Did You Know…
…iodine deficiency may be drastically disrupting your health?
Unfortunately, iodine intake among Americans has plummeted 50% in the last 30 to 40 years, according to the National Health and Nutrition Examination Survey (NHANES). And iodine deficiency is being implicated as a contributor to the subsequent rise in thyroid disease, breast and prostate cancers, fibrocystic breast disease, and obesity.
To understand the severity of iodine deficiency that’s facing Americans, we merely need to look to Japan, where iodine consumption is 100 times higher. Incidences of associated diseases, such as thyroid disorders and cancer, are dramatically lower than they are in the United States.
To better understand how low iodine levels may be affecting your health, let’s first take a look at the causes behind the drastic declines in iodine consumption.
Where Has the Iodine Gone?
Iodine has been leached from food due to modern industrial and farming practices that strip away minerals from the soil. People with diets low in seaweed, sea vegetables, and saltwater fish—all rich sources of iodine—are at an even greater disadvantage. Sure, there’s iodized salt (table salt with iodine added), but table salt is not as healthy as sea salt or Himalayan pink salt, and only 10% of the iodine in iodized salt can actually be absorbed by the body.
Then there’s the use of radioactive iodine in medical procedures. Radioactive iodine damages thyroid tissue and other tissues that uptake iodine. Mercury, aspirin and other salicyclates, steroids and unfermented soy products likewise disrupt iodine intake.
The leaching of iodine from foods isn’t just a consequence. Iodine has been purposefully removed from certain foodstuffs, and replaced with poisonous chemicals such as chlorine, bromine, and perchlorate. A prime example is the substitution of bromine for iodine in wheat. Yes, the same toxic halogen used to kill termites!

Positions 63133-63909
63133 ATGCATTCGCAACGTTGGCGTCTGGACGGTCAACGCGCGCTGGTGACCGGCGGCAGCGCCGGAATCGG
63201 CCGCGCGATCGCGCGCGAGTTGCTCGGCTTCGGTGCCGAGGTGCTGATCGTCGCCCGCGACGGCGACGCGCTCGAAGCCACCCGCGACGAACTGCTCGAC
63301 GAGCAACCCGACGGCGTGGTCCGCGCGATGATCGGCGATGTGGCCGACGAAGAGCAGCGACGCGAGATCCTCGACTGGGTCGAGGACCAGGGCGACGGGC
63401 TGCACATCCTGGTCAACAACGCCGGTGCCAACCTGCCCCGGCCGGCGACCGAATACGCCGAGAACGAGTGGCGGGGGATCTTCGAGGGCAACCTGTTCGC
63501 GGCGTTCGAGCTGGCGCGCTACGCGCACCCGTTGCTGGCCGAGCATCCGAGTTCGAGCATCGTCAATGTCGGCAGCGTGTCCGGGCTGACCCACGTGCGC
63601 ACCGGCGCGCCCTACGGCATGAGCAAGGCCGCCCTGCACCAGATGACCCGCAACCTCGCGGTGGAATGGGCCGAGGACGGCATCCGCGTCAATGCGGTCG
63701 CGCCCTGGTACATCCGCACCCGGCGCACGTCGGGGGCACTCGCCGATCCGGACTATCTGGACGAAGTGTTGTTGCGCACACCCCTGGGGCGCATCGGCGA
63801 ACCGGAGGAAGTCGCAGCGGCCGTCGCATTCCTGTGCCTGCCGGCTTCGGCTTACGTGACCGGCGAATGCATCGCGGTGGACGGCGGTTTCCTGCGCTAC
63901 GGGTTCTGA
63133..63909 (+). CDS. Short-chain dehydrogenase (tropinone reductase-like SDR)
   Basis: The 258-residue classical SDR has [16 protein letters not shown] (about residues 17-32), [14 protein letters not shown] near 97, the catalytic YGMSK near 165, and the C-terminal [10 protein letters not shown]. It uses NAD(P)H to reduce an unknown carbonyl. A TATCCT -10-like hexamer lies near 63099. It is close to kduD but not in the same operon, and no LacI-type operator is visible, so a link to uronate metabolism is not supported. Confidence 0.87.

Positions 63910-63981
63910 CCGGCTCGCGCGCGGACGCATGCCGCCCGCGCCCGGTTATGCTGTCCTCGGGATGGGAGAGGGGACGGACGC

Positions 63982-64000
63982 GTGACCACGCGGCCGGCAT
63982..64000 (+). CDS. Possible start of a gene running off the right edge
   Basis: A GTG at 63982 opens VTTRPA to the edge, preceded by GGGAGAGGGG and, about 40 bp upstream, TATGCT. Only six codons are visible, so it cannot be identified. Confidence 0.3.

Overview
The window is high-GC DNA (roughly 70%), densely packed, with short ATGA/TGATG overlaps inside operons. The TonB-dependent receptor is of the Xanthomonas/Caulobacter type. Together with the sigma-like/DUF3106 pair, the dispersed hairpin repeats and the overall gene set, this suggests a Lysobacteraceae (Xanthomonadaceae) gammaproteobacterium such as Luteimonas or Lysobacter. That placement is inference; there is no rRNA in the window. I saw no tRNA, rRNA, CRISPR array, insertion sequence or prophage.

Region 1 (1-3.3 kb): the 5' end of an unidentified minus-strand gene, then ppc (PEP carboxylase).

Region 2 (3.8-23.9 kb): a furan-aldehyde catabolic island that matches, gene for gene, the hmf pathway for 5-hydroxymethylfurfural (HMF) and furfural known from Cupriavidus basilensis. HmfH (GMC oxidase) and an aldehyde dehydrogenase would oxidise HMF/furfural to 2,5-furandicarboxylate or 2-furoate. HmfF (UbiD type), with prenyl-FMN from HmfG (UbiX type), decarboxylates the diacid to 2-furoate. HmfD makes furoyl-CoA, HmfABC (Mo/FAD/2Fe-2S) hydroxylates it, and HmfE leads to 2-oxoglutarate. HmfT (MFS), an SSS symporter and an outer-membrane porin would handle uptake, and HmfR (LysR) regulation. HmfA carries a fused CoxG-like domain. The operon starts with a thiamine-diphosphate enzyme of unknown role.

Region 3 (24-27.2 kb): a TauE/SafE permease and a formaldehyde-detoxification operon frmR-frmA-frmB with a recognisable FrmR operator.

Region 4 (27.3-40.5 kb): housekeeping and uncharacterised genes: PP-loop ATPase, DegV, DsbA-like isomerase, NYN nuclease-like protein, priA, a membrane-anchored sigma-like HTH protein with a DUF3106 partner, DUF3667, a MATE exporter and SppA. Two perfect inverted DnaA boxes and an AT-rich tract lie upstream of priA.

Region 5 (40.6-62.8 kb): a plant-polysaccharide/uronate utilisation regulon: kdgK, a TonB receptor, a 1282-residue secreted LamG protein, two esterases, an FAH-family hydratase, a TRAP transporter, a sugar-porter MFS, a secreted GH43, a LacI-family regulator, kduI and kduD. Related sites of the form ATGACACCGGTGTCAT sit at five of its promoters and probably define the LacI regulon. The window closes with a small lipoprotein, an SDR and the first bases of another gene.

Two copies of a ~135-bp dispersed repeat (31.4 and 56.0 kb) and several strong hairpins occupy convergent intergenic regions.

The Serious Consequences of Iodine Deficiency
Iodine supports your endocrine glands: your thyroid, adrenals, pituitary, sex glands, pancreas, pineal, and thymus. Without iodine, the thyroid cannot make enough thyroid hormones, which leads to an enlarged thyroid (goiter), hypothyroidism, and mental retardation in infants and children whose mothers did not get enough iodine.
Iodine deficiency may possibly contribute to autoimmune disorders such as Hashimoto’s disease and Grave’s disease, and it has been linked to digestive malfunctions such as excess mucus production, hemorrhoids, fatigue, headaches and migraines, and keloid scarring.
Symptoms and Supplements
Iodine deficiency can manifest as the following symptoms:
- Difficulty swallowing, sore throat, or hoarseness
- Cold extremities
- Nails that are brittle and break easily
- High cholesterol
- Menstrual irregularities
- Early menopause
- Faltering memory and focus
- Hair loss
- Dry skin and hair
- Intolerance to cold
- Slower heartbeat
- Weight gain
The World Health Organization (WHO) estimates that 2 billion people worldwide are deficient in iodine, and that up to 50 million of them are suffering the most serious side effects. Health care practitioners, including experts at WHO, consider the RDA of 150 mcg of iodine per day much too low, and recommend closer to 300-1400 mcg/per day, or 1-3 mg.
Remember, always consult with a health expert when considering a new supplement. Some experts recommend iodine supplements in the form of kelp or iodine drops. Dr. Edward Group of the Global Healing Center recommends Nascent Iodine because it is readily absorbed by the body.